Speaking from home in Chicago, Brown, who is married, plays the fiddle, confesses to a Myers Briggs Introverted Intuitive Thinking Judging personality type, and has a Cardigan Welsh corgi barking in the background, is rather more muted than her often peppery blog persona. She quotes Paul’s letter to the Galatians as confirmation of her creed’s blindness to colour, class, gender or race: “In Christ there is neither Jew nor Greek, slave nor free, male nor ­female.” Yet it can’t be easy to ­retain her equanimity in the often-vituperative world of politicised aca­deme. She mentions, a little wearily, that she has just been tagged in a thread: ­“Rachel Fulton Brown has repeatedly allied herself with white supremacists and has harassed scholars of colour in our field (presumably a reference to her criticism of Kim). I don’t want anything to do with her.”

Stirring the coals of outrage, as Brown explains, is her friendship with Briton Milo ­Yiannopoulos. The self-described “cultural libertarian” — code for publicity-seeking ultraconservative provoca­teur — and former editor of Breitbart News was denied a visa to enter Australia this year after anti-Muslim comments he posted following the Christchurch massacre. The openly gay — Brown ­describes him as the world’s “most famous faggot” — commentator’s new book, Middle Rages: How the Battle for Medieval Studies Matters to America, goes into bat for Brown in her row with Kim.

Until her “three cheers for white men!” post of 2015, Brown had used her blog, she explains, largely for rumination and reflection. But her decision to tackle “more darkly cultural questions” led her to examine the intersection of past and present, or politics in thought and action. She took an interest in Yiannopoulos, ­started to watch his videos and eventually emailed him. “That contact blossomed into a friendship,” she ­explains. “We share concerns about Christianity. He’s playing on a much bigger stage and that’s brought my work to a bigger audience.”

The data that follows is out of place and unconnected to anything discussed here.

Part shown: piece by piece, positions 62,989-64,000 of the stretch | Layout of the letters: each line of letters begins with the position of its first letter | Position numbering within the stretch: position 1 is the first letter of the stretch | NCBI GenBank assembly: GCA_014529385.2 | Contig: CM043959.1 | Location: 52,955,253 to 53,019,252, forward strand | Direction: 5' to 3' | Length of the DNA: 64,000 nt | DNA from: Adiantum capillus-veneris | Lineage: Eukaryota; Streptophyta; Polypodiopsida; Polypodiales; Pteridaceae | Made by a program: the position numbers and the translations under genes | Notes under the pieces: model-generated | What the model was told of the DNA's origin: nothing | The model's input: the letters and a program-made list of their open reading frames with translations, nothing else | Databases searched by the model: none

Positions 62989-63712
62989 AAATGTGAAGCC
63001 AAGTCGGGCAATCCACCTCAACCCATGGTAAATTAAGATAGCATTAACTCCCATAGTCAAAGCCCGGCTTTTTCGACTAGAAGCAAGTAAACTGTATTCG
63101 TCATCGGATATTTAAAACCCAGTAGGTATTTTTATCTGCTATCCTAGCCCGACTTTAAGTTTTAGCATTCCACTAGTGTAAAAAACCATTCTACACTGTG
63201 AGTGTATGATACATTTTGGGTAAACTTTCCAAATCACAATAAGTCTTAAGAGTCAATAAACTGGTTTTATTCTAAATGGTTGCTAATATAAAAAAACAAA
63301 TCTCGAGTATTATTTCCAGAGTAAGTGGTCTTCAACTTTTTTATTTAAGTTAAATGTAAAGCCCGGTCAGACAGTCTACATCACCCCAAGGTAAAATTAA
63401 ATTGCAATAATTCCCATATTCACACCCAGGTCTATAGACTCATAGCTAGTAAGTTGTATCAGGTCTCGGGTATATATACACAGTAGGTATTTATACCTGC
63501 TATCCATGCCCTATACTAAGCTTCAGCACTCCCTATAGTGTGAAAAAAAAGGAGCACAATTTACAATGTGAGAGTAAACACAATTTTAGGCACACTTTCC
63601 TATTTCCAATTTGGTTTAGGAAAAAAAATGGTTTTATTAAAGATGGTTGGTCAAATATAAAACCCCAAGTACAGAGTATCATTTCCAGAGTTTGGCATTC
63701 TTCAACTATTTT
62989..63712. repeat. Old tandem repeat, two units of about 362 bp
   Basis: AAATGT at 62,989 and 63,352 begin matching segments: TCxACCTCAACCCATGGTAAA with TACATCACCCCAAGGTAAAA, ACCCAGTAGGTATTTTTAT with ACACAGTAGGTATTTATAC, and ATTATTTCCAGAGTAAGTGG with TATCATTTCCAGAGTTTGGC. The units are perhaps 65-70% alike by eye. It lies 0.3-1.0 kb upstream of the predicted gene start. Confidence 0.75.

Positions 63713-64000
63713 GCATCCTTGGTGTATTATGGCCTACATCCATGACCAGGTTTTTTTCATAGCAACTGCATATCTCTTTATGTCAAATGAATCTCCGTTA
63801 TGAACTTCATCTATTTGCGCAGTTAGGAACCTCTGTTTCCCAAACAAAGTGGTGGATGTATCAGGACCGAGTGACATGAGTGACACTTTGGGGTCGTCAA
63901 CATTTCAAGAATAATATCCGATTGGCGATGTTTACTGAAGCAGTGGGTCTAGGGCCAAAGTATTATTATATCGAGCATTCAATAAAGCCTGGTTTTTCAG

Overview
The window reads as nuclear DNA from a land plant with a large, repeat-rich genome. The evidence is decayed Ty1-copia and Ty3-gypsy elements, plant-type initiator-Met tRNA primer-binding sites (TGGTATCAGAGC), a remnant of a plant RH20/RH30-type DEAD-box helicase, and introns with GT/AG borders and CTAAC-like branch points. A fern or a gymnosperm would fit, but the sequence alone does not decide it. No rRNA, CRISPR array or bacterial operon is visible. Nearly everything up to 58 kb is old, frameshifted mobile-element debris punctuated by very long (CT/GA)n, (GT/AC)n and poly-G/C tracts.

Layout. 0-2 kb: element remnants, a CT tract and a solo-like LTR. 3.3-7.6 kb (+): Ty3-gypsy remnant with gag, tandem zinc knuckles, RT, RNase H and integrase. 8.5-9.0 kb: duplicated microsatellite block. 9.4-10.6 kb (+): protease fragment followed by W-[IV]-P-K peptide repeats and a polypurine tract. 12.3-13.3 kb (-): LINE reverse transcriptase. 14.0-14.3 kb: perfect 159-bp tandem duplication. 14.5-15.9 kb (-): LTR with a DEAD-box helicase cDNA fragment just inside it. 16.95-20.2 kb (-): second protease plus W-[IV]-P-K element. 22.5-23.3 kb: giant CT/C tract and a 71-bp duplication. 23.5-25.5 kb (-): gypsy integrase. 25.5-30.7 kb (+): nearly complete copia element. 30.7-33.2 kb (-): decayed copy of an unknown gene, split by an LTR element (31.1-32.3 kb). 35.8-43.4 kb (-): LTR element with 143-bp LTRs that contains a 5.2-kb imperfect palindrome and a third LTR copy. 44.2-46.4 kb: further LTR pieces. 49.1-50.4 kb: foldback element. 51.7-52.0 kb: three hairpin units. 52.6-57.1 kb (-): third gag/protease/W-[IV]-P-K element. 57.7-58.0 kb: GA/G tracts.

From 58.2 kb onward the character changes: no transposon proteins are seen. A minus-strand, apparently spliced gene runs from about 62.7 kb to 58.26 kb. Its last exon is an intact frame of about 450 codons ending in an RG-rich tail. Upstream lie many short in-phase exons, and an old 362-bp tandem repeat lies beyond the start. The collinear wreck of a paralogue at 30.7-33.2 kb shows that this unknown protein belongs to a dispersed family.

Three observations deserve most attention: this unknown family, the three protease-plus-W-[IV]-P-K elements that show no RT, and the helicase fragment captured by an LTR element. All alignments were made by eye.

In response to the concerns first raised by Kim, and repeated by other academics vexed by the apparent allure of medieval ­imagery for the far right, Brown points out that only a few far-right protesters are seen in “vaguely” medieval costume, and their preferred symbolism appears to be pagan Germanic and pre-Christian. The implication is that if proto-fascists want to dress up in Wagnerian garb, scholars of the medieval world have little purchase on the problem.

“I was simply suggesting to my colleagues that they might be stoking hysteria and if they want to dispel this sort of thing they should do their job and tell the story,” she says, reprising the history of her ­notorious stoush, minus the sting. “Good history dispels the popular myths about the medieval world, and the fantasy version of the ­Crusades.”